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  • Days of Youth

    The earliest of Yasujiro Ozu's silent films to have survived, this is a chipper skiing comedy (1929) involving two college friends on holiday who are in love with the same woman. more...
  • DDR/DDR

    This intriguing 2008 documentary on life in communist East Germany rambles a bit, but its focus on state surveillance is all too relevant today. more...
  • Dead Alive

    Peter Jackson charts new highs (or lows) in free-flowing gore and nonstop, torrential splatter with this modestly budgeted comic horror extravaganza (1993), originally—and more appropriately—known as Braindead. more...
  • Dead Man Walking (R)

    Tim Robbins's second feature as a writer-director (1995), adapted from Sister Helen Prejean's autobiographical book of the same title, has its awkward and square moments directorially, but it's also uncommonly honest and serious—rare enough qualities these days—and its two powerful lead performances (Susan Sarandon as Prejean and Sean Penn as a rapist and killer she's trying to save in more ways than one) are ample reason to see the picture. more...
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  • Dead of Night

    When writer-director Bob Clark died, he was eulogized mainly for his nostalgic comedy A Christmas Story (1984), but he got his start with a string of eerily effective horror flicks like this 1974 feature (also known as Deathdream and The Night Andy Came Home). more...
  • Deadline

    Katy Chevigny and Kirsten Johnson built their video documentary about capital punishment around Governor George Ryan's decision to empty death row before his term ended in January 2003, and the sleekly tooled narrative is so rich with political history, moral argument, and raw emotion that I found myself on the edge of my seat even though I already knew the outcome. more...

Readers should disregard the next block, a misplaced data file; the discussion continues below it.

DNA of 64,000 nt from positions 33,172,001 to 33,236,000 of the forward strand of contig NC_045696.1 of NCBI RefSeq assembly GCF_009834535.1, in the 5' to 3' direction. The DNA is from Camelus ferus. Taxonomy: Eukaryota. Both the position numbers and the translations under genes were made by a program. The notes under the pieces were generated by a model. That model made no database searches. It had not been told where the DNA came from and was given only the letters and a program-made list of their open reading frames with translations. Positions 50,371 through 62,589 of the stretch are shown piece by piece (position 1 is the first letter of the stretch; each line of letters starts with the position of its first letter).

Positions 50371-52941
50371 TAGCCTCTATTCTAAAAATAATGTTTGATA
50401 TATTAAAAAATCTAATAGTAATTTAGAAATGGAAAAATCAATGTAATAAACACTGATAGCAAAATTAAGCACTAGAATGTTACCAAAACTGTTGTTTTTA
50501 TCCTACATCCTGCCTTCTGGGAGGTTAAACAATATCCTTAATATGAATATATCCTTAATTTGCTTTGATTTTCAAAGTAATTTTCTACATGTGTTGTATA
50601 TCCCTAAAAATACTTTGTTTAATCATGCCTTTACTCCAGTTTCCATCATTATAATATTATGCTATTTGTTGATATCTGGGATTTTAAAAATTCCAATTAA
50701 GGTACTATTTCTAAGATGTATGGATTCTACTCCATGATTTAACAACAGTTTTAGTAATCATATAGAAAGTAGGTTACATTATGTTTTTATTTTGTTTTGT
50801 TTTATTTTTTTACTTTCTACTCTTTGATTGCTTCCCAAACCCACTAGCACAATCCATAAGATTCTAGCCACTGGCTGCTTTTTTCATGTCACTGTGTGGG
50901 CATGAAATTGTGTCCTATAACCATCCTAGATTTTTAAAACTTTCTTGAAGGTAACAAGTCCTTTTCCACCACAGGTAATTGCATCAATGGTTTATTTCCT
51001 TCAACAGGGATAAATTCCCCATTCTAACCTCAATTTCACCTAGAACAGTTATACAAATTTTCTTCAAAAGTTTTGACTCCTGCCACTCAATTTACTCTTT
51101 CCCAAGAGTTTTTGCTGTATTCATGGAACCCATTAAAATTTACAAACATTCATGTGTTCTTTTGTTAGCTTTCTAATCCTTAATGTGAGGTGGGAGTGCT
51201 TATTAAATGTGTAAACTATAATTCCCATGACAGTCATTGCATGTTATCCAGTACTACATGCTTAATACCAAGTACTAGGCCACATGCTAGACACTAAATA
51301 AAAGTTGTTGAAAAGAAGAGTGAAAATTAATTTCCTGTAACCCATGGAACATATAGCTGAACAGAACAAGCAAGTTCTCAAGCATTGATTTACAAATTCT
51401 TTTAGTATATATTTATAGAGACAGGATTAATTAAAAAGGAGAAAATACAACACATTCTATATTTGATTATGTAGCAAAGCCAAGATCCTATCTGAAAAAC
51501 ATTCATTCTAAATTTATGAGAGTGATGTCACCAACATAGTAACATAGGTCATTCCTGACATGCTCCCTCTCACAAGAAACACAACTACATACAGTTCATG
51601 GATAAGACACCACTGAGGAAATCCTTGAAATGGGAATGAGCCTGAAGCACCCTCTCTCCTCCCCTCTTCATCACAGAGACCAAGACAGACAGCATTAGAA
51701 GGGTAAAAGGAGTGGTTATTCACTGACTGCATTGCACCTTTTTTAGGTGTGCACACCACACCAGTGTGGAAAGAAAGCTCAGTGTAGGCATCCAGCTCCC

• The Deadman

    Running 37 minutes, Peggy Ahwesh and Keith Sanborn's free and liberating (as well as liberated) 1989 adaptation of Georges Bataille's untranslated story “Le morte” is one the most exciting and accomplished experimental film I saw during the 1990s. more...
  • Deadpool
  • Deadpool (R)

    Ryan Reynolds vanquishes the ghost of his failed Green Lantern franchise and reclaims his squandered villain role from Wolverine (2013) as the titular antihero in this raunchy Marvel action flick. more...
  • Dear Frankie

    One should know as little as possible in advance about the plot of cinematographer Shona Auerbach's subtle and graceful directorial debut, written by Andrea Gibb. more...
  • Dear Pillow

    With a mercilessness that suggests Todd Solondz, writer-director Bryan Poyser tackles our modern obsession with sex, as a horny teenage boy bonds with a gay neighbor who writes porn for a living. more...
  • Dear Zachary: A Letter to a Son About His Father

    After Pennsylvania physician Andrew Bagby was found murdered in November 2001, Shirley Turner—his ex-girlfriend and the prime suspect in the case—fled to her native Newfoundland, where she gave birth to Bagby's son, Zachary, and fought extradition to the U.S. For several months she and Bagby's parents tensely shared custody, but when the legal situation began to shift against Turner in August 2003, she killed the baby and herself. more...
  • Death by Hanging

    One of Nagisa Oshima's very best, this 1968 Japanese feature is concerned with the death penalty and the public understanding of a rape and murder committed by a Korean youth. more...
  • Death in Gaza

    James Miller, the director of this gripping documentary about Palestinian children, was killed by rifle fire last year as he and writer Saira Shah approached an Israeli tank at night waving a white flag. more...